Two related cases have recently ruled on points of interest to those involved in loan management and enforcement. Both cases relate to Patrick McKillen's quest for control of three leading London hotels and both challenge steps taken to bring the company which owned those hotels, Coroin Limited ("Coroin"), within the control of two prominent hoteliers, by way of companies and trusts controlled by them (the "Buyer's interests"). First, the Court of Appeal ruled in McKillen v Maybourne Finance Limited and National Asset Loan Management Limited  EWCA Civ 864, and secondly, the High Court gave judgment in McKillen v Misland (Cyprus) Investments Ltd (a company registered in Cyprus) and others  EWHC 2343 (Ch).
McKillen v Maybourne Finance Limited and National Asset Loan Management Limited
The National Asset Loan Management Limited transferred a loan to Maybourne Finance Limited ("MFL"), a company within the Buyer's interests. National Asset Loan Management Limited is a subsidiary of the National Asset Management Agency (both "NAMA"). Coroin had received loans from Anglo Irish Bank and Bank of Ireland. These were transferred into NAMA in June 2010. On 1 April 2011, such facilities together with a new facility from NAMA (the "Facilities"), were consolidated so as to be governed by the terms of a new facility agreement between Coroin, Anglo Irish Bank, Bank of Ireland and NAMA (the "Facility Agreement"). On 27 September 2011, NAMA, Anglo Irish Bank and Bank of Ireland transferred all their rights in relation to the Facilities to MFL. Mr McKillen challenged the validity of the transfer.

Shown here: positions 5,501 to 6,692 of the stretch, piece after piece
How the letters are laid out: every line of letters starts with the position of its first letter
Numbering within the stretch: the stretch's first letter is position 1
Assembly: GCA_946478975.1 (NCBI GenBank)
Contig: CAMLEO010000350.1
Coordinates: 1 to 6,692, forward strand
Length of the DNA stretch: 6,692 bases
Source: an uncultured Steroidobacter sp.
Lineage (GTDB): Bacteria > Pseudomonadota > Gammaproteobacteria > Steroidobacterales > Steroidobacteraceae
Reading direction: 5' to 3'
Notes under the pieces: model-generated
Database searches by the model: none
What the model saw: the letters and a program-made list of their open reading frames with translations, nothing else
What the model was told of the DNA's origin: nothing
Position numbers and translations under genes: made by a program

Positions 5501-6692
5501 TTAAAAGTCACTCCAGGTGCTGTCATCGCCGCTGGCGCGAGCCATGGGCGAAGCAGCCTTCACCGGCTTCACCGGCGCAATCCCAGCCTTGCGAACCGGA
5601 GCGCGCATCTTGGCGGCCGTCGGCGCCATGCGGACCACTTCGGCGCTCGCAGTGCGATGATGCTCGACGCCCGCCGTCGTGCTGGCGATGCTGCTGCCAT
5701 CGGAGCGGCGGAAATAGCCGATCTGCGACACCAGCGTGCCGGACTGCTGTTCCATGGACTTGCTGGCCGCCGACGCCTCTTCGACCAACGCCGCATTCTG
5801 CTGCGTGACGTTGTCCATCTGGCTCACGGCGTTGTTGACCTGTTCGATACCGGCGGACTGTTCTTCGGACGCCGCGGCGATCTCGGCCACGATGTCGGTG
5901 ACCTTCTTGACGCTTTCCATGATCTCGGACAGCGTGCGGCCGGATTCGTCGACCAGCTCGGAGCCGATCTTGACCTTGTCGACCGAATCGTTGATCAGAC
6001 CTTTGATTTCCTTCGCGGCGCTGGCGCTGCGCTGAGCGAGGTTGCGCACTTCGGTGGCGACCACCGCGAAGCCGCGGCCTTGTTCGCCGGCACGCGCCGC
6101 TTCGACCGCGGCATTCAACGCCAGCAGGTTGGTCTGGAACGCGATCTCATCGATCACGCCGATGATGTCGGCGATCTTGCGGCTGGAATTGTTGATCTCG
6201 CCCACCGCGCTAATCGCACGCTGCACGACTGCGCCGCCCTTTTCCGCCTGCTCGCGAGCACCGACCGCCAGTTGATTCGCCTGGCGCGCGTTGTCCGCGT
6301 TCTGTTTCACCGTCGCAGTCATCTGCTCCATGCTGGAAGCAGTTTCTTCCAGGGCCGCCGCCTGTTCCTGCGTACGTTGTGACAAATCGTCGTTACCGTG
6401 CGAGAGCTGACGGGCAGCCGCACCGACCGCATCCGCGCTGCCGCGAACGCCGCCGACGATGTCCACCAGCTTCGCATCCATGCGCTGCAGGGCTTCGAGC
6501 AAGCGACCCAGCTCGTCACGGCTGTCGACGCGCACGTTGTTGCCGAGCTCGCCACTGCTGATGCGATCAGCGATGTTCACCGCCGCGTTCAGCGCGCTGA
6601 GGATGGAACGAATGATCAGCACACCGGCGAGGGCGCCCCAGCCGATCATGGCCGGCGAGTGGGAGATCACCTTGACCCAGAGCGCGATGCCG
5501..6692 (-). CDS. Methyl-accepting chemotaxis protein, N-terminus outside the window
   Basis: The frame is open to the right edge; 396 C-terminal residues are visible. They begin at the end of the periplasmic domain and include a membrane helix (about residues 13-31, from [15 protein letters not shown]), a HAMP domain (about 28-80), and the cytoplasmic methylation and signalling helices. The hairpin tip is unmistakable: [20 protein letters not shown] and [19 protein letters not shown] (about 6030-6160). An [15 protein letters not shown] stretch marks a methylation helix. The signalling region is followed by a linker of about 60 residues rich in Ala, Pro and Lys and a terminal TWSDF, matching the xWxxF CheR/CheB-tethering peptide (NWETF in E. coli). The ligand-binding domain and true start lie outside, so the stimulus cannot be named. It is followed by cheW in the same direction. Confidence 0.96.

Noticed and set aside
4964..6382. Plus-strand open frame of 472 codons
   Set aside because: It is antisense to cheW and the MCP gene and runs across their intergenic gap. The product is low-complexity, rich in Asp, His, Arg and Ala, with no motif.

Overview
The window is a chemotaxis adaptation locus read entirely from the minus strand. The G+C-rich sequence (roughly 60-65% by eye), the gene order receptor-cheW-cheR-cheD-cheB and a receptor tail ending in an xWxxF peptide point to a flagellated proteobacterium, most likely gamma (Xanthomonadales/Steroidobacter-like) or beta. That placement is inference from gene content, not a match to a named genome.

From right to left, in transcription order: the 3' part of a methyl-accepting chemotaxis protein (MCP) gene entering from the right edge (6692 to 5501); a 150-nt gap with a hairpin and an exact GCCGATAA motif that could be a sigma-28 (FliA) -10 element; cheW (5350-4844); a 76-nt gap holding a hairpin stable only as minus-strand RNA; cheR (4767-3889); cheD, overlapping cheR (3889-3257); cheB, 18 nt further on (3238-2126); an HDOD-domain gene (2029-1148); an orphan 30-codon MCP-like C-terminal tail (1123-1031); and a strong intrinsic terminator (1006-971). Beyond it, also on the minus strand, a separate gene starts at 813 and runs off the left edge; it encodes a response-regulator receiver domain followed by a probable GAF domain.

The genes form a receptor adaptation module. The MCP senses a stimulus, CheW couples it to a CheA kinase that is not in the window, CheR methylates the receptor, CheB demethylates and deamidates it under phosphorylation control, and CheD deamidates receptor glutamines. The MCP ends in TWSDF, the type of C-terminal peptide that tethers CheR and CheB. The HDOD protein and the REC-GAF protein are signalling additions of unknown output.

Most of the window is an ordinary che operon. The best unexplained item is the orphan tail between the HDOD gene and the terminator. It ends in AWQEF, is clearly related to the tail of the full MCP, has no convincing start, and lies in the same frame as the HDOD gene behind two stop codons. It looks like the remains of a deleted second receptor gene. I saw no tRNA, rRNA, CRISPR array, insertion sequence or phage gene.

Provisions in the Facility Agreement
Clause 24 of the Facility Agreement, relating to assignment or transfer by the lenders, imposed a restriction on the class of transferee (which, if applicable, would have prevented a transfer to MFL) and required certain procedural steps to be followed in order for an assignment/transfer to be effective. Clause 40.3(b) of the Facility Agreement sought to exclude the application of certain of the restrictions and procedural requirements in clause 24 in relation to the "…exercise of rights, power and discretions by NAMA or its Affiliates under the Finance Documents in place of any Lender…". Mr McKillen's case, based upon the details of the drafting, was that clause 40.3(b) should be interpreted in a restrictive manner. For example, the words "in place of any Lender" meant that clause 40.3(b) did not operate with respect to the September 2011 transfer as this was made by NAMA and the two banks together, not by NAMA in place of the banks. Therefore, Mr McKillen argued, clause 24 did apply to NAMA's purported transfer. He argued that the transfer breached clause 24 for two reasons: (i) MFL did not fall within the class of permitted transferee; and (ii) the requirement for consultation with Coroin had not been complied with. In the High Court, the judge found in favour of Mr McKillen.
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